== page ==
The first automobiles, in the early 1900s, were a headache. The tool kit of the 1907 Pierce Arrow included, ominously, an extra set of intake and exhaust valves. Cars needed weekly oil changes. One manual of the period suggested that drivers have on hand, among other things, a small pipe wrench, a pair of gas pipe pliers, large and small screwdrivers, a pair of flat-nosed pliers, a small hammer, a pair of wire cutters, a large jackknife, half-round and three-cornered files, a roll of sticky tape, a chisel, a coil of soft iron, a monkey wrench, a few links of extra chain, a piece of asbestos for making gaskets, cans of oil and grease, and extra plugs. In response, owners adapted the model they had been using for years with their horses and carriages. The coachman—the man responsible for managing the army of stablehands and grooms who kept horses fed and shod and carriages clean and functional—was transformed into the chauffeur. Responsibility for the new technology was … [Read more...] about What Happens When We Give up Control of Our Cars?
One morning this past spring, Baruch Fischhoff, a professor in the department of engineering and public policy at Carnegie Mellon University, was walking to campus on a quiet tree-lined Pittsburgh street when a prototype computer-driven Uber, a gray Volvo XC90, motored slowly past. Pittsburghers have grown accustomed to seeing the vehicles prowling the streets of the company’s de facto outdoor test bed. But as Fischhoff approached the corner, he noticed a road crew and a cement mixer in the middle of the intersection. “I thought, ‘Gee, I wonder if the computer can figure out if this is something in the road that’s not moving.’” He waited for the car, which was idling to his left, to make a right turn—the only plausible move. But it did nothing. “It was there first, it had the right-of-way, and I was waiting for it to turn,” he said. Still, the car did nothing. “The longer I waited, the less … [Read more...] about Autonomous Cars: How Safe Is Safe Enough?
Charlie Miller made headlines in 2015 when he and another cybersecurity researcher, Chris Valasek, remotely hacked into a Jeep Cherokee as it was being driven down the highway for a story in Wired magazine. (The Cherokee’s driver, a Wired writer, knew what was happening.) Having made no prior physical contact with the vehicle, Miller and Valasek used the Jeep’s Uconnect cellular connection to access its computers and take control of its acceleration, braking, and, during a later test, even its steering—all from Miller’s couch. The most chilling aspect of the attack? It would have worked on any vehicle in the United States running that version of the Uconnect software. Their findings led to a recall of 1.4 million Chrysler, Dodge, Jeep, and Ram vehicles to have the vulnerability rectified. Miller has led driverless-vehicle cybersecurity at Uber, and both he and Valasek recently accepted positions with Cruise Automation, the GM subsidiary focused on the … [Read more...] about Can a Connected Car Ever Be Safe from Hacking?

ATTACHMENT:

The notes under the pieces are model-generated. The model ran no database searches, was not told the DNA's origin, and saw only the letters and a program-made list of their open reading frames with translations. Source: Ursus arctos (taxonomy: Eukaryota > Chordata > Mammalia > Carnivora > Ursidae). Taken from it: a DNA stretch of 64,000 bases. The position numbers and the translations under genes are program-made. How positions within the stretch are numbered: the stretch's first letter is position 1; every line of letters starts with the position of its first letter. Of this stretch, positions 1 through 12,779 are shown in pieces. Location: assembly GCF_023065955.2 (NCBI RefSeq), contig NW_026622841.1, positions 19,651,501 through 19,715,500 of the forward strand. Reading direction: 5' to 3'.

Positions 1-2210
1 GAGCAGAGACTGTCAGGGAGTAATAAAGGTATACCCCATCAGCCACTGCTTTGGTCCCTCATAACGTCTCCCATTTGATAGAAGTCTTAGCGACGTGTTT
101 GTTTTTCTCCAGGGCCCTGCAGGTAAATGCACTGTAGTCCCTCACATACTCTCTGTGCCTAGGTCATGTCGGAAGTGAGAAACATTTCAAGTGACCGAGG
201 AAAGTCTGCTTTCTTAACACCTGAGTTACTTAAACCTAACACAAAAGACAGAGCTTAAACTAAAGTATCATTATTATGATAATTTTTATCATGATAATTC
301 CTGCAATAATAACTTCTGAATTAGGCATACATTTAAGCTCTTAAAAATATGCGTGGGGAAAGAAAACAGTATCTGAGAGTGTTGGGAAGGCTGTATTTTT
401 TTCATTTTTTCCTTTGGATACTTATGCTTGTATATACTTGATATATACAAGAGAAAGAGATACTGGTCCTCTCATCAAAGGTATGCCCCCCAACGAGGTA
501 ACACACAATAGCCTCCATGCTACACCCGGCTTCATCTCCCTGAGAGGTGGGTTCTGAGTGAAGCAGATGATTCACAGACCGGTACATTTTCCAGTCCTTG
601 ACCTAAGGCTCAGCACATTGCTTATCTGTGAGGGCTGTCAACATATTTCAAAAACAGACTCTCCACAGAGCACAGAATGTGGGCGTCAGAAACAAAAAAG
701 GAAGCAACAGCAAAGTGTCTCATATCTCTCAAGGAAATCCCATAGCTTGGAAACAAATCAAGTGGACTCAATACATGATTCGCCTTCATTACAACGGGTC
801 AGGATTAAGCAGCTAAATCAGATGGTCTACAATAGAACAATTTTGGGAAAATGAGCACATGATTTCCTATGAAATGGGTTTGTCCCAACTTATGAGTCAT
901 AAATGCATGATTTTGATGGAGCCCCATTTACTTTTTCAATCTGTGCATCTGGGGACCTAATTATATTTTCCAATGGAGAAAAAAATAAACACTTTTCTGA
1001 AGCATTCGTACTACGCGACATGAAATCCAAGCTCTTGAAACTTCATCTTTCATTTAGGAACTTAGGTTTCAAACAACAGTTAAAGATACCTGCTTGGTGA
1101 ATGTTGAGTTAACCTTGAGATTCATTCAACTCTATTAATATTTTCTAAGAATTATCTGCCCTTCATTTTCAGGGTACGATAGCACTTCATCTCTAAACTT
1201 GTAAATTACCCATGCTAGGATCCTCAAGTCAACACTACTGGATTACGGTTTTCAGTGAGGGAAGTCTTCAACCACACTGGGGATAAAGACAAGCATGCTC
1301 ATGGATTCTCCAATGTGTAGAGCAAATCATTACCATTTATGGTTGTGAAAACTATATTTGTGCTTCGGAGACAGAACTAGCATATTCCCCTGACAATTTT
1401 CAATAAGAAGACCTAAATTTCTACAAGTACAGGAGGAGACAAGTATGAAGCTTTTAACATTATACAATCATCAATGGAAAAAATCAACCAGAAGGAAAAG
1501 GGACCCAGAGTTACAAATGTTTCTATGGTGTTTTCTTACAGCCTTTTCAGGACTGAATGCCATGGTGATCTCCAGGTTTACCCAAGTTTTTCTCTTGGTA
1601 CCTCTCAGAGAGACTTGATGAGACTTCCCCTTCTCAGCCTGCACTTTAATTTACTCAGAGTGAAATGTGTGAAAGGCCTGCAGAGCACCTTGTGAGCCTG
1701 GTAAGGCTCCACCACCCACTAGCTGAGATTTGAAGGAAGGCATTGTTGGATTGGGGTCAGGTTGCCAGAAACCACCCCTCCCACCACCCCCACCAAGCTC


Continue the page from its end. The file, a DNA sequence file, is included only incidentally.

Tires have benefited from the digital age as much as Twitter has expanded the social game of POTUS, for better or worse. In the last decade, the spiciest street-legal tires have nearly surpassed the performance of a decade-old racing tire, and computer modeling is a big part of the reason. But as good as computers are at calculations, they can’t replicate human feel—yet. So prototype tires are still fitted to cars and run around tracks and handling roads by human drivers to fine-tune the product for human sensations. Probably much like you, we’d never thought too much about what cars were used as testing mules. Which brings us to this particular car. During this author’s first trip to Michelin’s Laurens, South Carolina, proving ground nearly 10 years ago, I spotted a personal automotive hero: the 1995 BMW M3 Lightweight. For me, that car was the most special among the exceptional. As an avid car-magazine reader in my youth, the E36-generation M3 … [Read more...] about We Drive the Busted-Out BMW M3 Lightweight That Helped Develop Michelin Performance Tires
20 Tough Questions About the Auto Industry in 2018 Ya say the run is done? That the car market can’t take another record year? That’s crazy! Come on in to the home of the crazy-good information, where our middle name is crazy (and also “and”). We’ve got everything you need, friend! You want a spunky little number for Billy? A classy car for Mom? We got ’em all right here . . . The List Details of each brand’s 2018-model-year lineup begin here and run through all the drives and tests in this section. Significant changes merit their own entries; minor trim updates, unchanged models, and discontinued vehicles are noted at the end of each brand’s rundown. And don’t be surprised if you find some upcoming 2019 models in here, too—we uncovered a lot of long-range information in our reporting. Begin nerding out now: A … [Read more...] about New Cars for 2018: Model-Update Info, Full Tests, Reviews, and More!